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J Pediatr Gastroenterol Nutr. 2012 Feb;54(2):266-70. doi: 10.1097/MPG.0b013e318240bba5.

Solitary rectal ulcer syndrome in children and adolescents.

Author information

  • 1Department of Pediatrics, University of California, San Francisco, CA 94143-0136, USA. peritoe@peds.ucsf.edu

Abstract

OBJECTIVES:

The aim of this study was to describe the presenting symptoms, endoscopic and histologic findings, and clinical courses of pediatric patients diagnosed with solitary rectal ulcer syndrome (SRUS).

METHODS:

We describe 15 cases of SRUS diagnosed at our institution during a 13-year period. Cases were identified by review of a pathology database and chart review and confirmed by review of biopsies. Data were collected by retrospective chart review.

RESULTS:

Presenting symptoms were consistent but nonspecific, most commonly including blood in stools, diarrhea alternating with constipation, and abdominal/perianal pain. Fourteen of 15 patients had normal hemoglobin/hematocrit, erythrocyte sedimentation rate, and albumin at diagnosis. Endoscopic findings, all limited to the distal rectum, ranged from erythema to ulceration and polypoid lesions. Histology revealed characteristic findings. Stool softeners and mesalamine suppositories improved symptoms, but relapse was common.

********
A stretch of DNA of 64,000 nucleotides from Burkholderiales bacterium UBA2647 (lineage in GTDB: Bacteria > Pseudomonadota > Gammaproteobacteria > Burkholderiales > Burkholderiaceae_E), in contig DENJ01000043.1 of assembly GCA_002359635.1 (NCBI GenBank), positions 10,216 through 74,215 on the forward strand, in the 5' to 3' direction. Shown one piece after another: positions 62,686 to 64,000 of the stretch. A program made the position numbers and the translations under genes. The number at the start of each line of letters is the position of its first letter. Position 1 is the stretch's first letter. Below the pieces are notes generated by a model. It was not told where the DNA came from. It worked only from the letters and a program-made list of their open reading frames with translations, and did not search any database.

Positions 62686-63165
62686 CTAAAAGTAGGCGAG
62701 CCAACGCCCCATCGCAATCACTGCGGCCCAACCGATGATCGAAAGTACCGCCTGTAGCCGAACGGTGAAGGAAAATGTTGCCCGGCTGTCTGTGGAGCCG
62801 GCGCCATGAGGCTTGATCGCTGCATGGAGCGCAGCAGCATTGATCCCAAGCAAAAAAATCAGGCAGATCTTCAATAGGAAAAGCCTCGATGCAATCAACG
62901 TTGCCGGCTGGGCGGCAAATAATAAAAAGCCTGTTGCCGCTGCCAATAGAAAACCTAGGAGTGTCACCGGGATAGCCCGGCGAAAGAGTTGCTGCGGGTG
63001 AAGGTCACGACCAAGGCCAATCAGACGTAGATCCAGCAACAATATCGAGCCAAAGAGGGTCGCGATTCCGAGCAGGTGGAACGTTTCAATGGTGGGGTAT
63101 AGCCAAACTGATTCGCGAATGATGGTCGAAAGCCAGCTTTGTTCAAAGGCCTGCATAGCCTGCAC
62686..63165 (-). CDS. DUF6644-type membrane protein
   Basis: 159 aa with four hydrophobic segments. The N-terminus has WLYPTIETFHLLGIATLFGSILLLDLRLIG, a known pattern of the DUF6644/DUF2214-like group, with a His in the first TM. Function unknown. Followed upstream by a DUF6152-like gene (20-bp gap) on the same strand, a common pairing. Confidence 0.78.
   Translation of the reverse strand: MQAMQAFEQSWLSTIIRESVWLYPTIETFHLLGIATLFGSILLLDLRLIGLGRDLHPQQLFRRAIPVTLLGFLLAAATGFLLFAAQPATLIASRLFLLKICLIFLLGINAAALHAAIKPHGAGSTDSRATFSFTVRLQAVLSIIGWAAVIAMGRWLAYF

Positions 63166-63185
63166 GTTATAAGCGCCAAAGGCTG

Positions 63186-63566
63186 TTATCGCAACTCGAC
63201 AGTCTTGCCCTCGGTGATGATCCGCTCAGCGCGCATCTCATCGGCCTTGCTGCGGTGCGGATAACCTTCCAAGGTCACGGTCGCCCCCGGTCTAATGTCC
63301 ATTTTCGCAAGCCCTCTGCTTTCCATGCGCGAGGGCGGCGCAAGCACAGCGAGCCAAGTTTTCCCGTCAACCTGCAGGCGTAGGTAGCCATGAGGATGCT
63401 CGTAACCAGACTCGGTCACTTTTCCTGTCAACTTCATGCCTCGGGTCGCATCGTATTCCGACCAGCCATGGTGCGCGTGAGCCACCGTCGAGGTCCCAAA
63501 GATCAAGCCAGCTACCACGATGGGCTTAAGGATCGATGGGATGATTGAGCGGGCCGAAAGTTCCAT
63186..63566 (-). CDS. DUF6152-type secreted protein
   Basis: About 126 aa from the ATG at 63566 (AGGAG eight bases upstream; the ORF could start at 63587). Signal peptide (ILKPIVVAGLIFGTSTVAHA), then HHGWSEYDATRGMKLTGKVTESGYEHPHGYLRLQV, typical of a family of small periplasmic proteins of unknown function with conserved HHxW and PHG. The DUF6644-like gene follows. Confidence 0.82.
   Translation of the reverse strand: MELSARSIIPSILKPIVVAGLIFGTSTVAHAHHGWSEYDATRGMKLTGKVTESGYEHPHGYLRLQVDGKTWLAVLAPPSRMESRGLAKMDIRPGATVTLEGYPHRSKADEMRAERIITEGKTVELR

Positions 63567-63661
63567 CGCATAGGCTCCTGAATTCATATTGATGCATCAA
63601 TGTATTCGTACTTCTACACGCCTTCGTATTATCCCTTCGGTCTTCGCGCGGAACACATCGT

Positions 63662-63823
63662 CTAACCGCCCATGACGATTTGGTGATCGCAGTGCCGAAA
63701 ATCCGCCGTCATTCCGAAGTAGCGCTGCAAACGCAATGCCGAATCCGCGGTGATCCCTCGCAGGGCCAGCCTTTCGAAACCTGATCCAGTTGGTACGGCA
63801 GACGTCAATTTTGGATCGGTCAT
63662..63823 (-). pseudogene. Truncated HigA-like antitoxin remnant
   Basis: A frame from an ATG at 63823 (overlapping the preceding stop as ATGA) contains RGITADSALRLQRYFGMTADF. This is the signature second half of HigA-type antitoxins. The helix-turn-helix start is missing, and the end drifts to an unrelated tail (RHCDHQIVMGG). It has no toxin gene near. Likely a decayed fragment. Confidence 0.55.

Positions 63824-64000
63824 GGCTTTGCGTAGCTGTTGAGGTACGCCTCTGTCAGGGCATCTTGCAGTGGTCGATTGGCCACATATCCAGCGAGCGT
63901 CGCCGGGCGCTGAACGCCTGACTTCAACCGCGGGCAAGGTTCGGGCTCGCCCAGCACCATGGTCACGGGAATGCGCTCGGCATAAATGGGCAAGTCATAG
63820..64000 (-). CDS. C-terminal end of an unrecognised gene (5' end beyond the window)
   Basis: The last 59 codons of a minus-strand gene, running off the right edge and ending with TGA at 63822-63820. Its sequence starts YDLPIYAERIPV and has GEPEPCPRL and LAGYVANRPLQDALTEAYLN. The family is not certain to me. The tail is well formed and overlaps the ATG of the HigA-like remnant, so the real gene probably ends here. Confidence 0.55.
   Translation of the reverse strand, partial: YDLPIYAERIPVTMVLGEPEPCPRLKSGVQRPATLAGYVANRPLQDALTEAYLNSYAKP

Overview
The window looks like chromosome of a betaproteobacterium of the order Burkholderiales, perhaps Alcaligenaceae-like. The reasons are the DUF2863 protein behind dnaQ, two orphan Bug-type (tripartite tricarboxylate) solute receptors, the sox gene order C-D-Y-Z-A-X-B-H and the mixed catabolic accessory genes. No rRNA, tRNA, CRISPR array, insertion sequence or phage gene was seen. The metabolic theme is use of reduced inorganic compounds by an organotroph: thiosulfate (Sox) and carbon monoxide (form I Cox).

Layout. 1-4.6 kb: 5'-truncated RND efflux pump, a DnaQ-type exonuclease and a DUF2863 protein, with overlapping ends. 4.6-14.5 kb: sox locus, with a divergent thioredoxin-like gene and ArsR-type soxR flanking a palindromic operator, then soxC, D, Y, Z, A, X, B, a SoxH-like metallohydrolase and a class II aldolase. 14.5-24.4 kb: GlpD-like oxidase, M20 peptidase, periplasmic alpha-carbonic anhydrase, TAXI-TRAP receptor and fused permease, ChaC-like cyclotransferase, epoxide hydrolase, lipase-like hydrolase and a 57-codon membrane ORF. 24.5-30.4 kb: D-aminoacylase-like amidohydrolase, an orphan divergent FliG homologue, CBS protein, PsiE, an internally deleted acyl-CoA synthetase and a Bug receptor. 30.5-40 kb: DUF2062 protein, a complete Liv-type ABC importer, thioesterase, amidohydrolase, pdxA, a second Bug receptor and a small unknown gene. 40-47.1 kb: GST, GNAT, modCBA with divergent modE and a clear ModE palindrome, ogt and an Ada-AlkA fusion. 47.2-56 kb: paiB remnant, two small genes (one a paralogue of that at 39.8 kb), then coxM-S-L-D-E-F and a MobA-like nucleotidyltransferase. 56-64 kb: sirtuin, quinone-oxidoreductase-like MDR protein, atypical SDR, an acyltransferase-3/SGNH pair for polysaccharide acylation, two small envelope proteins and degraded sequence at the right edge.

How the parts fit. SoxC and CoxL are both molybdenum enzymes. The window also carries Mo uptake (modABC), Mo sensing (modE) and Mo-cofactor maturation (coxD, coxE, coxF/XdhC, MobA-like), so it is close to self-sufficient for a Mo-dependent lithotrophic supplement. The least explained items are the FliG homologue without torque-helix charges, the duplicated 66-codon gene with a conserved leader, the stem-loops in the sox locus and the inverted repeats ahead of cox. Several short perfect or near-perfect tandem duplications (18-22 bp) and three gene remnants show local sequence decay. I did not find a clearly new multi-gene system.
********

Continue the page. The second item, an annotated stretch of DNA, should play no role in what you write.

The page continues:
CONCLUSIONS:

SRUS in children presents with nonspecific symptoms and endoscopic findings. Clinical suspicion is required, and diagnosis requires histologic confirmation. Response to present treatments is variable.

Comment in

PMID:
22094902
[PubMed - indexed for MEDLINE]
PMCID:
PMC3719860
Free PMC Article

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